Sean Haughey still 'ready to serve' on FF ticket as his mum turns 90
SEAN Haughey is "ready and willing to serve" should Fianna Fail bosses add him to the party's election ticket in the hotly contested Dublin Bay North constituency.
The Dublin City councillor and former minister was speaking as his mum Maureen, wife of the late Taoiseach Charles Haughey (right), celebrated her 90th birthday.
Mr Haughey narrowly lost the party's selection convention to fellow councillor Deirdre Heney in June.
Last month the Herald reported that Fianna Fail chiefs will make a final decision on the ticket after a review of internal polling in the area.
"I've told Fianna Fail headquarters that I'm ready and willing to serve, so I expect to hear back from them quite shortly and I should know one way or the other by the end of the week," Mr Haughey said last night.
"I lost out by just two votes at the convention, but I think a lot of the local organisations and, indeed, the wider community in Dublin Bay North would like me to run," he added.
Meanwhile, family and friends gathered yesterday to celebrate his mother Maureen's birthday.
"She's in great form and good health. She's a great age and she's sharper than ever," Mr Haughey said.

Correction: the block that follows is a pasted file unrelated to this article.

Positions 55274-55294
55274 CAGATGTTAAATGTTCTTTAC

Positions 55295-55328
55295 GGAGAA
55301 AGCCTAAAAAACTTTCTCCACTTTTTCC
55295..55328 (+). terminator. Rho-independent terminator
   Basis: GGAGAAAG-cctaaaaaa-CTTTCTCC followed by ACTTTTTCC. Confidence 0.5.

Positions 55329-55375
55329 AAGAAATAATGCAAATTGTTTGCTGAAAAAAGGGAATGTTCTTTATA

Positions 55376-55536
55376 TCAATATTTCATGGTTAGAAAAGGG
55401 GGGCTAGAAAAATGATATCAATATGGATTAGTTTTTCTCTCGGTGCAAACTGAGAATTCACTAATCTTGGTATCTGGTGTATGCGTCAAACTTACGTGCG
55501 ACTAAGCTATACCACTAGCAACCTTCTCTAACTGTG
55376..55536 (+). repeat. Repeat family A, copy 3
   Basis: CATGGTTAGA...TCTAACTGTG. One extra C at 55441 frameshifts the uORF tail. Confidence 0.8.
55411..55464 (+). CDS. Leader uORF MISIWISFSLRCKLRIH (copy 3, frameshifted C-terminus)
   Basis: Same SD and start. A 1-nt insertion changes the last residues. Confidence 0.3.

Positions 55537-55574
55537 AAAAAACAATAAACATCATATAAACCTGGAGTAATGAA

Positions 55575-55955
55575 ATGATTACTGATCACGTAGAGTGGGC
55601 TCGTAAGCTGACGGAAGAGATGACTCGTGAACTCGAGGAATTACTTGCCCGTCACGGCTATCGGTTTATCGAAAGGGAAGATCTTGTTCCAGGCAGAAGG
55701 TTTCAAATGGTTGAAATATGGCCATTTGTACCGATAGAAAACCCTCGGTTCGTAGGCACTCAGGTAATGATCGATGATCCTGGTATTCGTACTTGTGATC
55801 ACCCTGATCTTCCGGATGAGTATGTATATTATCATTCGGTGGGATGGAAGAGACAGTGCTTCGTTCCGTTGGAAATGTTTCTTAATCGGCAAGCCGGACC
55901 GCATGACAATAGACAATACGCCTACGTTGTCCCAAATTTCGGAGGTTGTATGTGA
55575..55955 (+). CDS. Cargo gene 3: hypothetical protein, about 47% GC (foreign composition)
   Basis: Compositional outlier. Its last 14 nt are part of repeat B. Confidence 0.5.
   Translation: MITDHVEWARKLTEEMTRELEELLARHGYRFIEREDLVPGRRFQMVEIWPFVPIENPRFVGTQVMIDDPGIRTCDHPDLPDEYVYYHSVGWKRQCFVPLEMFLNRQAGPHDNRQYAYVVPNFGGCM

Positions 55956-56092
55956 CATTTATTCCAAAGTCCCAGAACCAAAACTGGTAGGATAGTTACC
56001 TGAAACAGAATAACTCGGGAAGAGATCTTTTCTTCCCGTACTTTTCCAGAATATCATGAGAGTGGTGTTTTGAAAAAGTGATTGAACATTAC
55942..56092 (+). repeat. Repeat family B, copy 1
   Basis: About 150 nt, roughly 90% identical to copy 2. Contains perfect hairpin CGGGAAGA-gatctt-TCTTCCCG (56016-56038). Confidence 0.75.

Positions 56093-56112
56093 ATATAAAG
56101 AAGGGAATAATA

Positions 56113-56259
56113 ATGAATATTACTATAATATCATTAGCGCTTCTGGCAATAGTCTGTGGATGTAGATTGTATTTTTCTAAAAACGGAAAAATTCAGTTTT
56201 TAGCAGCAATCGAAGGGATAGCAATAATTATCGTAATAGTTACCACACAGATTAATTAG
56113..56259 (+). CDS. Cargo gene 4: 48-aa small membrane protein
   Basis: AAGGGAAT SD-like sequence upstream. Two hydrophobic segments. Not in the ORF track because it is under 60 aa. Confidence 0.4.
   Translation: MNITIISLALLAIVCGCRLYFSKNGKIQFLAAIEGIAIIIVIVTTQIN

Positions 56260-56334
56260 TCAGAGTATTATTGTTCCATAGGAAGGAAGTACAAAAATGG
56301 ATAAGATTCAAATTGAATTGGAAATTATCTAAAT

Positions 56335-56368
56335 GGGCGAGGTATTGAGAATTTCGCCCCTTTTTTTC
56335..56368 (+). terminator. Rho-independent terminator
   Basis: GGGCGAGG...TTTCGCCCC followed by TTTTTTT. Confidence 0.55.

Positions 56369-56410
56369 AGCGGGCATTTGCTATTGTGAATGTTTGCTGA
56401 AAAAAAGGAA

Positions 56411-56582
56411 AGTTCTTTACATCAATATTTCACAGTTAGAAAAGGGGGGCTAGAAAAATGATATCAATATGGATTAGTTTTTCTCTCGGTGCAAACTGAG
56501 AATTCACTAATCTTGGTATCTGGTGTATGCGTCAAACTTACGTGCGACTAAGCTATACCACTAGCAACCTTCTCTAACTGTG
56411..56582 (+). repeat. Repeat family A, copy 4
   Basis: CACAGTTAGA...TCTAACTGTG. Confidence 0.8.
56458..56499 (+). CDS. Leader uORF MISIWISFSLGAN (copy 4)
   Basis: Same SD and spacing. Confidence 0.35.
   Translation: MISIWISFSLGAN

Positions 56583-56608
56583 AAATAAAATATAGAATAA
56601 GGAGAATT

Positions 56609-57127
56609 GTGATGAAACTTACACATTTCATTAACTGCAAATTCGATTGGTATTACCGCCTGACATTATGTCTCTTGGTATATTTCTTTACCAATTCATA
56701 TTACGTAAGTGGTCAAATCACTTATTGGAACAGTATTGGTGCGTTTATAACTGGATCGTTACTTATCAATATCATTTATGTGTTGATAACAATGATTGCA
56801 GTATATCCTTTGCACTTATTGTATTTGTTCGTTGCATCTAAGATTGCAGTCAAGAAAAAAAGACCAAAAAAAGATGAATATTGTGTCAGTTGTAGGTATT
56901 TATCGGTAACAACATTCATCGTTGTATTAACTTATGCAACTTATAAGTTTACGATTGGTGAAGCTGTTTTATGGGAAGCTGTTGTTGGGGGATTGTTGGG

Maureen, the daughter of 1916 Rising participant and Taoiseach Sean Lemass, turns 90 on Thursday.
"It was a lunch in her home in Kinsealy and we had a little bit of music too. She loves a rebel song so that was what was played," said Mr Haughey.
"It was mostly her family from the Lemass and Haughey side and then a lot of her old friends as well.
"We took a little bit of time to watch the Dublin-Mayo match. It was a bit disappointing, but hopefully the Dubs will do better next time out."
It's almost 10 years since Maureen's husband, the controversial former Taoiseach, passed away at the age of 80.
The pair married in 1951 and had four children - Eimear, Conor, Ciaran and Sean.
She made rare public remarks earlier this year at the launch of Fianna Fail's programme of events to commemorate the 1916 Rising.
Ms Haughey said her father rarely spoke about his involvement in Ireland's fight for independence, explaining that it might have been too difficult for him to talk about because his brother Noel was killed in the Civil War.
"He never talked about it, only maybe when some of his old comrades came in and we would listen in," she said.